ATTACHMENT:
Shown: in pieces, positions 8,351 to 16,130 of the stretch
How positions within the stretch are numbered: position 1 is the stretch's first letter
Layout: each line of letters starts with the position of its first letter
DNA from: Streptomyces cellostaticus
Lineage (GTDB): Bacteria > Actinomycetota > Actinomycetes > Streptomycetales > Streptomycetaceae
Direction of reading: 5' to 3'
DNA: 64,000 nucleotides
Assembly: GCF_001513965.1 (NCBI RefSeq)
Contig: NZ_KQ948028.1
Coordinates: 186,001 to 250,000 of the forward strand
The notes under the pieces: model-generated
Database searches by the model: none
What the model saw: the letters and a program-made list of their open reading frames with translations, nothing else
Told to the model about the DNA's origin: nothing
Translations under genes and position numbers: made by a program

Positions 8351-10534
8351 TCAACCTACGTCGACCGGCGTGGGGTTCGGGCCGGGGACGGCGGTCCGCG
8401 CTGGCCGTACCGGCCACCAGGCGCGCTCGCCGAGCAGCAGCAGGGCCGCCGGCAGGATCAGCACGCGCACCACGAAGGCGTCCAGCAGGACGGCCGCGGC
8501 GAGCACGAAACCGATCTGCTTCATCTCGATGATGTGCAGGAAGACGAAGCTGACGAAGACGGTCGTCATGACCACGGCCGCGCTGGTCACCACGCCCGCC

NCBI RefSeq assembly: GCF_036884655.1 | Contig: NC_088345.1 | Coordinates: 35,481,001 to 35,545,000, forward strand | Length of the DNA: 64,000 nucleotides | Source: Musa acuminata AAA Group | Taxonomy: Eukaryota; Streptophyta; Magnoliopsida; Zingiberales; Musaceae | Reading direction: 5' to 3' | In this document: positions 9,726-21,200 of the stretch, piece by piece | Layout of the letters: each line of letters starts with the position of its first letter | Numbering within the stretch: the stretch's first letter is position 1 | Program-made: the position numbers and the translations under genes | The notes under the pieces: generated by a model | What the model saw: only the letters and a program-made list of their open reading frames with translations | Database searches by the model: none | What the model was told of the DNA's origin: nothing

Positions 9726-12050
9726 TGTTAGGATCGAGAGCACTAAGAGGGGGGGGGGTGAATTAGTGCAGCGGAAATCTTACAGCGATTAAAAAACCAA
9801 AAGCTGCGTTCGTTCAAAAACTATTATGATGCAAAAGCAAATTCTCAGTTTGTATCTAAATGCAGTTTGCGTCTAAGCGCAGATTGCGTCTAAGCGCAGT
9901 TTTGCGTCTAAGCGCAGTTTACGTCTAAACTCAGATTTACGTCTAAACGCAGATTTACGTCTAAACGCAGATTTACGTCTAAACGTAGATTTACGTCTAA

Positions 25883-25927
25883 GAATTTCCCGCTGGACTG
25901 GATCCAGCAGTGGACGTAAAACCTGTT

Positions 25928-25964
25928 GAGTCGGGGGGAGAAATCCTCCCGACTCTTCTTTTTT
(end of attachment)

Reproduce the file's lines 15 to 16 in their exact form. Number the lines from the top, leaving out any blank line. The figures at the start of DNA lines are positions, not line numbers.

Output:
Translations under genes and position numbers: made by a program

Positions 8351-10534